One of the six species of crested penguin, the rockhopper is circumpolar
in distribution. Adults often have white stripes on the cheeks, juveiles
have a shorter crest and pale cheeks. One of the smallest of the crested
penguins, the rockhopper stands at approx 40cm and weighs up to 4kg.
Easily distinguished as adults by their prominent yellow crest and
bright red eyes - all other crested penguins have darker eyes. Sexes
alike, although males are larger with more robust bills. Juveniles
have only a faint crest and have white mottling on the chin and throat.
Inhabitants of the sun-antarctic oceans, the rockhoppers breed in
colonies on rocky coasts, often climbing very steep faces to breed
under overhangs or caves. Will often breed alongside erect-crested
penguins. In the New Zealand region, the rockhopper can be found on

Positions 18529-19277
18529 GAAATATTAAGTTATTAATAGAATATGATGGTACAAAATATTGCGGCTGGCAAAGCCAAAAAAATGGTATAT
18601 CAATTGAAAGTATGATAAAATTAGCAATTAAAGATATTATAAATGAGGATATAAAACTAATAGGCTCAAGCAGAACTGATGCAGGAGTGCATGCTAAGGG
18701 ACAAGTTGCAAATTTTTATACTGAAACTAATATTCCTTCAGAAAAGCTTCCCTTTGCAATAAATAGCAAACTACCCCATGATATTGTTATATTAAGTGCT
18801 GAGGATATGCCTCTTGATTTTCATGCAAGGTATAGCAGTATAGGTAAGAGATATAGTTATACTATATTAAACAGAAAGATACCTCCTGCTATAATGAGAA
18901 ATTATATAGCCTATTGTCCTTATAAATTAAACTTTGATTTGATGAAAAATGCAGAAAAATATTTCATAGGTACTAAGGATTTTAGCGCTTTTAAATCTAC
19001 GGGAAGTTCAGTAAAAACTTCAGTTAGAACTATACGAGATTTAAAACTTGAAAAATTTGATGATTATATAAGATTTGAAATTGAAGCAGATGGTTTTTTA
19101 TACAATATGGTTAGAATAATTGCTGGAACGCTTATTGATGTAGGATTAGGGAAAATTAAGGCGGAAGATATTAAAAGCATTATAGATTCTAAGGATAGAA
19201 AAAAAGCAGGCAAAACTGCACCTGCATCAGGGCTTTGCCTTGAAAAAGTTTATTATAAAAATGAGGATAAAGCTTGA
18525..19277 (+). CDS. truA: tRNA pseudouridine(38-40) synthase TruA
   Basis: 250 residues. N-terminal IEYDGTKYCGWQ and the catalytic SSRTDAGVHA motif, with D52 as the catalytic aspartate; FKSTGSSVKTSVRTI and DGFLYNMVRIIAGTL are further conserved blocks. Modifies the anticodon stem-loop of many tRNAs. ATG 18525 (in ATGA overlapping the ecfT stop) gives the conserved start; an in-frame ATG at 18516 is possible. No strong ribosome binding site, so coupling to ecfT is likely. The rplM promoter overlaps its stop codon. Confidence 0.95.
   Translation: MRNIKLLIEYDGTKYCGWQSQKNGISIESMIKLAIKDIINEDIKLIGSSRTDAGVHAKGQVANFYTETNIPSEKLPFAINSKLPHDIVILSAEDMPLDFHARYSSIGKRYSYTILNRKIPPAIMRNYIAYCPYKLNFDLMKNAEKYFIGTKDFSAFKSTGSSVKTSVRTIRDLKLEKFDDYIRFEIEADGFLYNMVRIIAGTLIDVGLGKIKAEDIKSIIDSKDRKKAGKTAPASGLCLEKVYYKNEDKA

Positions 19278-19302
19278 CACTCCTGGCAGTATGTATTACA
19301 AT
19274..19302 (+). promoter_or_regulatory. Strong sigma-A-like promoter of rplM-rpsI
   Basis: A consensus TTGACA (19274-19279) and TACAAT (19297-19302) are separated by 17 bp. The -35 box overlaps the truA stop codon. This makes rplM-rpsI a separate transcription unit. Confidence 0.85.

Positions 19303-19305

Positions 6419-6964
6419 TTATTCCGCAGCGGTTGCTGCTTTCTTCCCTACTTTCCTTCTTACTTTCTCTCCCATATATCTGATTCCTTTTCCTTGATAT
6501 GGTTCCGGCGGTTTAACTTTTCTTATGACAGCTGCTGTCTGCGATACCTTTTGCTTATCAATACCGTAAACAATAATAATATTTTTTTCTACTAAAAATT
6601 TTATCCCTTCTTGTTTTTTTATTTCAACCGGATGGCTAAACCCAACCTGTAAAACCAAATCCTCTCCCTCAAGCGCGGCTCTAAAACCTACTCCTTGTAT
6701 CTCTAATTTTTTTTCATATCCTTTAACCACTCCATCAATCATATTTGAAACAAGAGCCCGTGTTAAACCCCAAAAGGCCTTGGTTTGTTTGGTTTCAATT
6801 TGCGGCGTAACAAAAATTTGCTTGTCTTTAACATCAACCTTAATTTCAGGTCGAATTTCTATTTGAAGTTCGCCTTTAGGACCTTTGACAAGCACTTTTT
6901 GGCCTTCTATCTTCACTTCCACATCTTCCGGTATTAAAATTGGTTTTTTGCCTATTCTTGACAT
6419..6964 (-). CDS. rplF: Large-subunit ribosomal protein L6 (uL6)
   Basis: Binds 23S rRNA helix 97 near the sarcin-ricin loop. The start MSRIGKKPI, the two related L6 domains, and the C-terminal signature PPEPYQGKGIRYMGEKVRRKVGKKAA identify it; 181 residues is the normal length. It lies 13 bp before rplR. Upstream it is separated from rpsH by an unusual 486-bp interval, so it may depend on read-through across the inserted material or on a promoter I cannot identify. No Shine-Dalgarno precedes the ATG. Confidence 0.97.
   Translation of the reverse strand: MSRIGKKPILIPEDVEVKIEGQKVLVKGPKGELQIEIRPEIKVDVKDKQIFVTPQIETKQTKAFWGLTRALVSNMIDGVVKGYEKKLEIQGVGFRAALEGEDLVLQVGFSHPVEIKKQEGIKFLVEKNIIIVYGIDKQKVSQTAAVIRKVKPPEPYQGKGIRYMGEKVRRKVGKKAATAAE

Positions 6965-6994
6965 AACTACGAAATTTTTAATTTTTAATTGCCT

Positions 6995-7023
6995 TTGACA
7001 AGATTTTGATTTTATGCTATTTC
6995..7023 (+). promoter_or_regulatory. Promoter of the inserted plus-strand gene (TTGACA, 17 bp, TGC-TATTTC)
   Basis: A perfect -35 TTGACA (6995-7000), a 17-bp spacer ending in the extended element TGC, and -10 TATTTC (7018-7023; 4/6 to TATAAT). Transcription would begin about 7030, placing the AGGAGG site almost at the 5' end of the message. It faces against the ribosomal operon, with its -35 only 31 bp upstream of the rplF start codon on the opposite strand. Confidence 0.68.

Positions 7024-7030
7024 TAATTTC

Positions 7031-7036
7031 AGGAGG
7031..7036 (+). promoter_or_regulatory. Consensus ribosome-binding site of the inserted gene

the sub-antarctic islands Campbell, Auckland and Antipodes. Juveniles
occasionally straggle to the New Zealand mainland.
The males return to their breeding colonies in October, the females
following two weeks later. Competition for nest sites can be fierce
and fighting is common. A simple nest of stones and vegetation is
made and two eggs are laid, however only the second and larger egg
is incubated. The chicks fledge in March and the adults return to
sea for the winter after moulting in April/May.
Little is known of the rockhoppers diet, but it is thought that they
are pelagic feeders, dining on fish and krill near the surface.
A study published in 2009 showed that the world population of the
Northern Rockhopper had declined by 30% since the 1950s, possibly
because of climate change, changes in marine ecosystems and overfishing
for squid and octopus by humans. Other possible factors in the decline
include disturbance and pollution from ecotourism and fishing, egg-harvesting,
predation from introduced House Mice and predation and competition
from Subantarctic Fur Seals.